Recent studies suggest gabapentin has opioid-sparing effects and may reduce acute postoperative pain. However, there is limited research on the efficacy of gabapentin when combined in a multimodal approach after shoulder arthroscopy under general anesthesia with an interscalene block. We conducted prospective, double-blind study of 70 patients who were randomized to receive either 300 mg of gabapentin or placebo 1 hour before surgery, then twice a day for 2 days. The primary outcome was average pain scores. Secondary outcomes included differences in morphine equivalents, adverse effects, and sleep patterns. No significant differences in pain scores were found on day 1 (gabapentin mean [SD], 4.23 [2.61], vs placebo, 4.61 [2.57]; P = .58) or day 2 (gabapentin, 4.26 [2.39], vs placebo, 4.03 [2.34]; P = .71). Total morphine equivalents on day 1 (gabapentin, 9.75 mg [6.58 mg], vs placebo, 9.52 mg [4.75 mg]; P = .88) and day 2 (gabapentin, 9.21 mg [6.66 mg], vs placebo, 6.93 mg [5.44 mg]; P = .17) were similar. Adverse effects and sleep patterns were similar (P > .05). These results suggest this dosing regimen of gabapentin is not efficacious in improving outcomes in patients undergoing shoulder arthroscopy under general anesthesia with an interscalene block.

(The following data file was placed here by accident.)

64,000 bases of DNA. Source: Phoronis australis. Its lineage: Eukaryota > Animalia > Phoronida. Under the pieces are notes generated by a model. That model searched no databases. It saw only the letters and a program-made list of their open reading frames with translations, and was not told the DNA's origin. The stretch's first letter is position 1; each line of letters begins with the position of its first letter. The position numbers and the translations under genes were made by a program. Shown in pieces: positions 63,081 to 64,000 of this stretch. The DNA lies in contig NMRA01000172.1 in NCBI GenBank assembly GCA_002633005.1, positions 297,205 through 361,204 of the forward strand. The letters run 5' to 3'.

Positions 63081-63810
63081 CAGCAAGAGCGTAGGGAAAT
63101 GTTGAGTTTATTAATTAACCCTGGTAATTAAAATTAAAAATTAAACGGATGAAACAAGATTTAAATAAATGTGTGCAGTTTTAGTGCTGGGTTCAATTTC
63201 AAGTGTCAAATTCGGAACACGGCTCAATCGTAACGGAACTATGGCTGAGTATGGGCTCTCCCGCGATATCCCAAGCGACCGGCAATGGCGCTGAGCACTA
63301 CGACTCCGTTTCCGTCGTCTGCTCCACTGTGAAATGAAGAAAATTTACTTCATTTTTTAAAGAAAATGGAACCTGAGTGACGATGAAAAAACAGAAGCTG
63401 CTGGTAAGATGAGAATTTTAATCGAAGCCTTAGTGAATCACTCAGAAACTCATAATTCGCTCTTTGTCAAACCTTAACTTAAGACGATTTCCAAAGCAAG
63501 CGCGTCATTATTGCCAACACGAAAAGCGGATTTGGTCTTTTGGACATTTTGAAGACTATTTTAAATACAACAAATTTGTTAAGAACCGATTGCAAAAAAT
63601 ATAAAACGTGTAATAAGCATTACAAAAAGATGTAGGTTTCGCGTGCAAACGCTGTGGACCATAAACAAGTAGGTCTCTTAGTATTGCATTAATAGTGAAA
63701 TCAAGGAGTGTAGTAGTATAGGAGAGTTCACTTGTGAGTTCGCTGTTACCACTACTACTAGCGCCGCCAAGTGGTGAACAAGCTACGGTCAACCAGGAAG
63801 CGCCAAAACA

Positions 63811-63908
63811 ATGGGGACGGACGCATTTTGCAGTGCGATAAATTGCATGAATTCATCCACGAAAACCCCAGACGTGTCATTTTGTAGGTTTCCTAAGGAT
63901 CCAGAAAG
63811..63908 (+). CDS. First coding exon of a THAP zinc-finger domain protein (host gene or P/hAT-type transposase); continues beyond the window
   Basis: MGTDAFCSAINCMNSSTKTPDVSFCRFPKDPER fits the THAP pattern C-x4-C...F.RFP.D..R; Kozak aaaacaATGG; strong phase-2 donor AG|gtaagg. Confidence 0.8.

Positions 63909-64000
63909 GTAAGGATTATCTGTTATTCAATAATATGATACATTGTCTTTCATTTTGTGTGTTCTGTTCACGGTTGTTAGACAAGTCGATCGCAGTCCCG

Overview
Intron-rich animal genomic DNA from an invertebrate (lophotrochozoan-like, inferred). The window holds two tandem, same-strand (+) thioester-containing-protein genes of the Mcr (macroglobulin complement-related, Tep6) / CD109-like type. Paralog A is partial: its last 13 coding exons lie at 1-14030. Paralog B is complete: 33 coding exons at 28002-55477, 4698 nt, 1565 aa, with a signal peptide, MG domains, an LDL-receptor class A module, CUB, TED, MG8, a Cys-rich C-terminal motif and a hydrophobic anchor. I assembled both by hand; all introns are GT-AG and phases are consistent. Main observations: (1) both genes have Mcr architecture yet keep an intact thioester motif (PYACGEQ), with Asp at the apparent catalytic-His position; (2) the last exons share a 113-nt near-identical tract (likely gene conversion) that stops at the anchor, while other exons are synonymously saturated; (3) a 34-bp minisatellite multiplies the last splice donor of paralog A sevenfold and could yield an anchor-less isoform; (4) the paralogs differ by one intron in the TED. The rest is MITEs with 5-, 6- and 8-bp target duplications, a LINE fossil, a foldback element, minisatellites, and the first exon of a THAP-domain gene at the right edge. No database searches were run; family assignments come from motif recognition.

|Original language||English (US)|
|Issue number||SUPPL. 4|
|Publication status||Published - Aug 1 2011|
- Central sensitization
- Interscalene block
- Postoperative pain
- Shoulder arthroscopy.
ASJC Scopus subject areas
- Anesthesiology and Pain Medicine
- Advanced and Specialized Nursing